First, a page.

Angel Joy Flores, a trans woman powerlifter, shared her unpleasant experience with USA Powerlifting after participating twice in the MX division. Initially, she intended to use her lifting records to show that trans women are just like any other women. However, Angel was disheartened by the treatment she received from the federation, describing it as “not one of the best experiences she has ever had, to put it nicely.” Consequently, she decided that she would never compete again in the MX category, despite her competitive nature and desire for a space to compete. Angel emphasized the importance of grassroots powerlifting meets like IATBP, highlighting their role in creating inclusive and fair environments for trans and nonbinary athletes to compete without the fear of compromising their gender identity.

Under the guidance of Janae Marie Kroc, the renowned bodybuilder and powerlifter whose life was documented in the award-winning film Transformer, IATBP has created one of the most transformative powerlifting meets I have ever witnessed. Every lifter I spoke to during the event expressed their gratitude and joy at competing at IATBP. Not only are competitors free to participate in any and multiple divisions of their choice, but they are also judged fairly using a modified Wilks coefficient to measure their strengths.

Squee, who won second place in the nonbinary division in 2021, greeted me with a cheerful smile upon my arrival at the competition venue. They invited me to join their Signal group, an online community formed by former IATBP competitors dedicated to sharing powerlifting knowledge. The group serves as a platform for discussion on topics such as competitions welcoming trans participants, training programs, lifting equipment, and gym recommendations. The Signal group functions as an inclusive and safe online space, offering trans and nonbinary lifters a refuge from the transphobia often encountered in mainstream sports environments.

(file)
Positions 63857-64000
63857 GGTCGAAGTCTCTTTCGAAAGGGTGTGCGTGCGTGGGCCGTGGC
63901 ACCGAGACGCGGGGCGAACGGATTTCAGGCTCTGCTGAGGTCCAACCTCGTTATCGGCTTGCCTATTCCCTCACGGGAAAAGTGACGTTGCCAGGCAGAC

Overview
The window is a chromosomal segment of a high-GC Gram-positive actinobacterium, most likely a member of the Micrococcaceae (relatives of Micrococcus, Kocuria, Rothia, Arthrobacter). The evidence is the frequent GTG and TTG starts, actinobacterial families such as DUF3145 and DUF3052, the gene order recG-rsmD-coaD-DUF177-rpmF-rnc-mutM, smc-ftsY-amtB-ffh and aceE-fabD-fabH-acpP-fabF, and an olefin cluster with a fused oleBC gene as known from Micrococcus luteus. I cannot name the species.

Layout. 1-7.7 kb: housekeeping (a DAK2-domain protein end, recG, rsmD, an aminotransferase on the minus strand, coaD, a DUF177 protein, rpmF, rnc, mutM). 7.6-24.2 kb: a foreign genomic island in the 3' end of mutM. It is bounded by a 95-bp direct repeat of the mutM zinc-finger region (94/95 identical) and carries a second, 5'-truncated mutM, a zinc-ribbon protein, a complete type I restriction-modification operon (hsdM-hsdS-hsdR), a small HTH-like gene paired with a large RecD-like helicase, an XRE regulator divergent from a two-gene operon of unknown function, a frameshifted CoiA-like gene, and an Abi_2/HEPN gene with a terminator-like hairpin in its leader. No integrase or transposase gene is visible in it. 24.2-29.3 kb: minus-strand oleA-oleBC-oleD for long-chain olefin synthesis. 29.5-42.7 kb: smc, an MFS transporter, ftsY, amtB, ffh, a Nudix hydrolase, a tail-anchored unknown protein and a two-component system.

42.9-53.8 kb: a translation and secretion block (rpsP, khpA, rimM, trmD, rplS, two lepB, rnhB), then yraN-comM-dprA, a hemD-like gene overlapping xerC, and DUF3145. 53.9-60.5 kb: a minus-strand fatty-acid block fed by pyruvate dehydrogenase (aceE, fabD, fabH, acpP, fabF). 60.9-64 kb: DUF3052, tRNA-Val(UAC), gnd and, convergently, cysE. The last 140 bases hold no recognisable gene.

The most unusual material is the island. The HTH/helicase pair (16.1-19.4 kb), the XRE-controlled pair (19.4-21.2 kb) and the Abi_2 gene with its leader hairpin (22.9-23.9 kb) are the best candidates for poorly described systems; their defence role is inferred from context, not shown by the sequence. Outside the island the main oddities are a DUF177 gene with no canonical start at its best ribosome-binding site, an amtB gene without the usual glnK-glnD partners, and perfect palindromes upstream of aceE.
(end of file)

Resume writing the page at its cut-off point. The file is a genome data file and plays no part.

Apart from this spontaneous, bottom-up community building initiated by the athletes, trans and nonbinary lifters touched me with their uplifting energy and generous attitudes. Unlike mainstream sports competitions where athletes compete against each other, IATBP lifters compete for each other. Their support extended beyond familiar faces, as they cheered for other trans and nonbinary athletes they did not know, and coaches readily assisted lifters in need of a spotter.

What struck me most was the nurturing environment created by trans and nonbinary lifters, where they could be judged based on their abilities rather than their gender identities. The fair and caring atmosphere IATBP offered inspired Rufio and Scott — two trans coaches who had competed at a previous IATBP — to bring their athletes to the meet, ensuring they could have a positive first-time competition experience. After the official meet, the sense of camaraderie persisted as athletes and coaches stayed at the venue, demonstrating lifts and exchanging lifting techniques. This collective commitment to mutual support and shared growth showcased the unique and empowering nature of the IATBP community.

Lifters shared with me how IATBP’s inclusive environment made them feel seen and transformed their lifting experiences. Trans and nonbinary athletes perform better when they do not need to worry about a transphobic world and can focus on their passion for lifting and mutual support. What these lifters and IATBP organizers have taught me is that inclusivity can be achieved at the grassroots level; it begins with letting trans and nonbinary athletes exist and succeed.